Friday, October 1, 2010

Tabitha/Dorcus: The Power Of Your Service", Acts 9:36-43

This woman was full of good works, and almsdeeds that she did. Dorcus' story is about a woman who did not just the talk the talk; she walked the walked. She demonstrated the love of Christ by what she did.

It is evident by scripture that she did not waste time talking about what should or could be done. Based upon those who had something to show that Dorcus had actually done, their memory included knowing her love for them. Her thoughts were actualized in concrete service. Dorcus did not spend her time debating about the newest concepts of ministry. She simply did what was necessary.

The scripture does not tell us if Dorcus was financially wealthy. But it shares with us that she took of whatever she had and made it into something usable and valuable for others. She did the work of the ministry. She is not lifted up as a woman who led others such as a preacher, a judge, a great orator, or as a prophetess. Her simple notation is that she found purpose as a disciple. She lives the life of a servant of the Most High God.

Dorcus seems to have taken Jesus' words to heart, "clothe the naked." The weeping widows cried at the lost of Dorcus because they no longer had any memory of crying because of their lack. The Seniors were no longer lonely because Dorcus took the time to visit. Dorcus did the work and you hear them exclaim that their lack was no more. The Shepherd, The Provider, The Giver was visible through her life.

Faith acting through love will produce both physical and spiritual manifestations. Dorcus' story is the real story of service at work. Because of her service others are blessed, and the love of God is experienced in an earthly way. And, because others are blessed we see resurrection on the horizon. Service brings resurrection, renewal, and restoration. Service heals dead situations, conditions, and emotions. Yes, service is a wonderful resurrection tool.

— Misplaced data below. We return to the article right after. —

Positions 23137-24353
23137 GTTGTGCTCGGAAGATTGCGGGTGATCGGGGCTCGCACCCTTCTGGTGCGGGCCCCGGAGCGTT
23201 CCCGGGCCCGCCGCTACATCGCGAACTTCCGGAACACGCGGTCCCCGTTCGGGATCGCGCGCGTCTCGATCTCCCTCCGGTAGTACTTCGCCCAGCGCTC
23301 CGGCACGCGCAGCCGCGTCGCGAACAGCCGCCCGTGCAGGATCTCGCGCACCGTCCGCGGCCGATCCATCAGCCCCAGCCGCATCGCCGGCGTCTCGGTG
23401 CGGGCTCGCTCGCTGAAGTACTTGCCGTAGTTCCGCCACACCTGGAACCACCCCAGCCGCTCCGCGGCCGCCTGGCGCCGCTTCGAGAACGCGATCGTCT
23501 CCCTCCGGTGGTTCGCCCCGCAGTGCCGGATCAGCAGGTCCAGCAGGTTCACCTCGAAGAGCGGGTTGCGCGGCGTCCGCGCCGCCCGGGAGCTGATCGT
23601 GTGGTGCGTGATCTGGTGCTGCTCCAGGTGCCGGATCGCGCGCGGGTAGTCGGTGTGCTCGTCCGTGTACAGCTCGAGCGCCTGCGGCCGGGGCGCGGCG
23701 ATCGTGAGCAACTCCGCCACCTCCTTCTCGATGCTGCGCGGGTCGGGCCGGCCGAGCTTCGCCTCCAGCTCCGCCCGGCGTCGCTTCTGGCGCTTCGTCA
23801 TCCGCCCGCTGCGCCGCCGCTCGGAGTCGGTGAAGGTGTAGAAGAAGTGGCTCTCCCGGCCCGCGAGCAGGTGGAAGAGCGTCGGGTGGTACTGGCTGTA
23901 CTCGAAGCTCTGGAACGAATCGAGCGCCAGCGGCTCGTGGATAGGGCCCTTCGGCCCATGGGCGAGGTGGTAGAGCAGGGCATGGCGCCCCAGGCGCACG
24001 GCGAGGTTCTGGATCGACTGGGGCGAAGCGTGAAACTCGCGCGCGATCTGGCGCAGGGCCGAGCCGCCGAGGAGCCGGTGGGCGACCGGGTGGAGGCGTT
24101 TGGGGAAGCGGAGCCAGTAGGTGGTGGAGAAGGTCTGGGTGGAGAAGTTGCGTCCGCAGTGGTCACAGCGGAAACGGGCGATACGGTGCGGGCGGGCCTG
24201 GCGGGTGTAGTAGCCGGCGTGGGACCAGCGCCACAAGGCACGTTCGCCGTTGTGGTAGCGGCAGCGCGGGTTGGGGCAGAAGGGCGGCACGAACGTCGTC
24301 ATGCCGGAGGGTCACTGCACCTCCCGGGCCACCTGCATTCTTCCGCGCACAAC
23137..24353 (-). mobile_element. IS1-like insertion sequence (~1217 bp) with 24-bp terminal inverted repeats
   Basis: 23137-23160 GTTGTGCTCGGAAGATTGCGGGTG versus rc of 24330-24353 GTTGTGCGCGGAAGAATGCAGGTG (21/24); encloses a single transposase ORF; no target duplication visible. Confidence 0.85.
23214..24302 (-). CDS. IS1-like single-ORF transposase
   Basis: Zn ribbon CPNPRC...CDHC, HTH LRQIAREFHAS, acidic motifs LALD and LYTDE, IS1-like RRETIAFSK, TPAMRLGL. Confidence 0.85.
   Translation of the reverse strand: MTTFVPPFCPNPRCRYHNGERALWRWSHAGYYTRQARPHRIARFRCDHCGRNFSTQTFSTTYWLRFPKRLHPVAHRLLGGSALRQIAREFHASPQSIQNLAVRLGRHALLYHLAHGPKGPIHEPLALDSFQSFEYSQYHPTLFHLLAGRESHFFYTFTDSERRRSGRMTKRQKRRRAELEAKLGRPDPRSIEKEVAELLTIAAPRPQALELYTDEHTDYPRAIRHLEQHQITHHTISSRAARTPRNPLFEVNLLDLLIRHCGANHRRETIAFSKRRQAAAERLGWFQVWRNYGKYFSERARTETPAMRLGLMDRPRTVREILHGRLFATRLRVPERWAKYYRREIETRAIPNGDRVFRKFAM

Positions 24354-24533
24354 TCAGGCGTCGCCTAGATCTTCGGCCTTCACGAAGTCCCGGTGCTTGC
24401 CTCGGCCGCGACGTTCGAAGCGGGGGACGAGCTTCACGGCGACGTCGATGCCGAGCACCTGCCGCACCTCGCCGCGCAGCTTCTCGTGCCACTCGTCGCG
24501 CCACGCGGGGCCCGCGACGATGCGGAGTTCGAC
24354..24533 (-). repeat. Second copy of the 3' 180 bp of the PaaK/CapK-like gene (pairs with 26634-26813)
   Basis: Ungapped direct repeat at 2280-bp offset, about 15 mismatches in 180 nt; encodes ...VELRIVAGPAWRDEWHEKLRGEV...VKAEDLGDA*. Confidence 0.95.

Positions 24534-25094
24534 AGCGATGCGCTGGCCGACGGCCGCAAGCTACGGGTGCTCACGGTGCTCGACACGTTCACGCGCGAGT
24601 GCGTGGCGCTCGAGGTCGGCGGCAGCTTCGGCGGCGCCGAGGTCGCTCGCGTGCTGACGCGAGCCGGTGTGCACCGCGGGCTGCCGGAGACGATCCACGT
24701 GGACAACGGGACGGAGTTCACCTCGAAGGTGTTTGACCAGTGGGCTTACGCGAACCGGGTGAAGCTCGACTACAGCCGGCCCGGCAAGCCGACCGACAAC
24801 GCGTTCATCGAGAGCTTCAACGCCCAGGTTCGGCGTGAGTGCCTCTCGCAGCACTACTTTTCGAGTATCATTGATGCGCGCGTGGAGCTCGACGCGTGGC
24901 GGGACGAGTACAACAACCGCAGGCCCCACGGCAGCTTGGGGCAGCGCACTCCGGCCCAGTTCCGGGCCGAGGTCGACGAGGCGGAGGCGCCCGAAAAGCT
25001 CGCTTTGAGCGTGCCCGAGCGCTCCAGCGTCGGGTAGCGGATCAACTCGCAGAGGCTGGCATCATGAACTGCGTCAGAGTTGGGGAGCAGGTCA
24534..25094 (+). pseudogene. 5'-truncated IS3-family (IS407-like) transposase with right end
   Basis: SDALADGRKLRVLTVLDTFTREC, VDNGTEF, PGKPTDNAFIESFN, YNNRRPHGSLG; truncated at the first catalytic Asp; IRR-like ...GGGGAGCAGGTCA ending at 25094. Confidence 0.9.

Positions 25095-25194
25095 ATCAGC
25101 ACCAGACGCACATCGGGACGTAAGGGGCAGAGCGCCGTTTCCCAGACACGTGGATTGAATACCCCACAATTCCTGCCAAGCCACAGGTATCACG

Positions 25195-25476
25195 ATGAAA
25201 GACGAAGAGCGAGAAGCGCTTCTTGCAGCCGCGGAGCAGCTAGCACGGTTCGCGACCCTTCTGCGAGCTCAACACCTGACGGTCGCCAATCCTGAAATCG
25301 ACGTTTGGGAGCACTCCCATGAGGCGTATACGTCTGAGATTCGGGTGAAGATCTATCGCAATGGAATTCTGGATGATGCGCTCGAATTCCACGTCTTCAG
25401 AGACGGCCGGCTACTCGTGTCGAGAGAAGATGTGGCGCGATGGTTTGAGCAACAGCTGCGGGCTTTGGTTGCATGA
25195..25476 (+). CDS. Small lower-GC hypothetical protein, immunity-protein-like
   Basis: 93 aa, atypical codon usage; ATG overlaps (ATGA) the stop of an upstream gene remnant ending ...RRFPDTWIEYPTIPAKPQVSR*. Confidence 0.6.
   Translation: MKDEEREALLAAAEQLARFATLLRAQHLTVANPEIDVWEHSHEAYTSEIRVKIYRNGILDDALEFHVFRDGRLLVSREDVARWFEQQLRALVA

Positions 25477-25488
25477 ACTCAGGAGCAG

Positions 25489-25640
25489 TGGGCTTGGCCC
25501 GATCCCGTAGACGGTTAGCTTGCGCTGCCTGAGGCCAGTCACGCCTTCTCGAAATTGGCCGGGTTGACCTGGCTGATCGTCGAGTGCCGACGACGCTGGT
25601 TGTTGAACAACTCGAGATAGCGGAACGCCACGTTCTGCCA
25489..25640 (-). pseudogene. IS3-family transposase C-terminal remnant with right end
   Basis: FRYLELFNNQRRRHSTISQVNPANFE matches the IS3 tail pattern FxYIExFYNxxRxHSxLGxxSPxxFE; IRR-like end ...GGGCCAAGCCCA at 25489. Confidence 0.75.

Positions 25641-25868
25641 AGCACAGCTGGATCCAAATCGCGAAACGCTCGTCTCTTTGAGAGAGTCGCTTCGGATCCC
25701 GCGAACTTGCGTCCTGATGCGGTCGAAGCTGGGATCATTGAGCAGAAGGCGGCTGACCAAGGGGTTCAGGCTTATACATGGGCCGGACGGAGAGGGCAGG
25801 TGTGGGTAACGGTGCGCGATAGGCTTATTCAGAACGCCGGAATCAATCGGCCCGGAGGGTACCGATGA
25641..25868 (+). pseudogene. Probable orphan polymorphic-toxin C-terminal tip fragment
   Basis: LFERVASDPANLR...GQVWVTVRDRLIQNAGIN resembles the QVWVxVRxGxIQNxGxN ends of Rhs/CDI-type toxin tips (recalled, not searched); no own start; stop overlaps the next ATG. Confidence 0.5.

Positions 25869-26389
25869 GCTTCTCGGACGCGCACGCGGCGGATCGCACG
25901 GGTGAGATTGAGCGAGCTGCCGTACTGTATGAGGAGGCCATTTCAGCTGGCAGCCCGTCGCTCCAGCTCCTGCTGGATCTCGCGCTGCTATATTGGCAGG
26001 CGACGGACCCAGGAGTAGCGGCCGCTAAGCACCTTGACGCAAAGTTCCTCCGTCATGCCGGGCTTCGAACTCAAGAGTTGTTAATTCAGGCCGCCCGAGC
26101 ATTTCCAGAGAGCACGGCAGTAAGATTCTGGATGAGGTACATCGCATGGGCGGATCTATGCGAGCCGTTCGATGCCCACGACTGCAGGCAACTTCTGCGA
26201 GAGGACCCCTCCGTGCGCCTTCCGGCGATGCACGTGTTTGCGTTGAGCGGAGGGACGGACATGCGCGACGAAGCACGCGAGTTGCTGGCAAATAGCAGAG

I dare say that Dorcus probably did not spend her days in meetings to determine who needed her help. She doesn't appear to spend great lengths of time creating strategies for helping; I don't even think that Dorcus weighed whether or not her actions were politically correct. She doesn't appear to consult with other entities about whether she should help those within her reach. Dorcus, very simply, just did the work.

So much work was done by Dorcus that at her death she was priviledged to laid in the "upper chamber." Her life and her death caused others to see Christ high and lifted up. Her death gathered others into the place of the UPPER ROOM -- the place of prayer and worship. That day you could hear the crowd thanking and praising God for the good received through His servant. They came together in so much praise that the atmosphere was set up for a miracle. I heard Dr. Mike Murdock say, whatever you make happen for others, God will make happen for you. Dorcus is ready to receive God's intervention in her own life.

She raised up the hearts of others. She raised up the minds of others. She raised up the lifestyles of others. She was just a raising up elevation type of woman. It was in her willingness to serve that we see the miracle of death defying resurrection.

Any woman (person) who is a doer of the Word will be found in the upper chamber being overtaken in prayer. That's where we are raised up to greater works in Christ. Yes, service actualizes both death and life -- Death to self -- Raised in Him.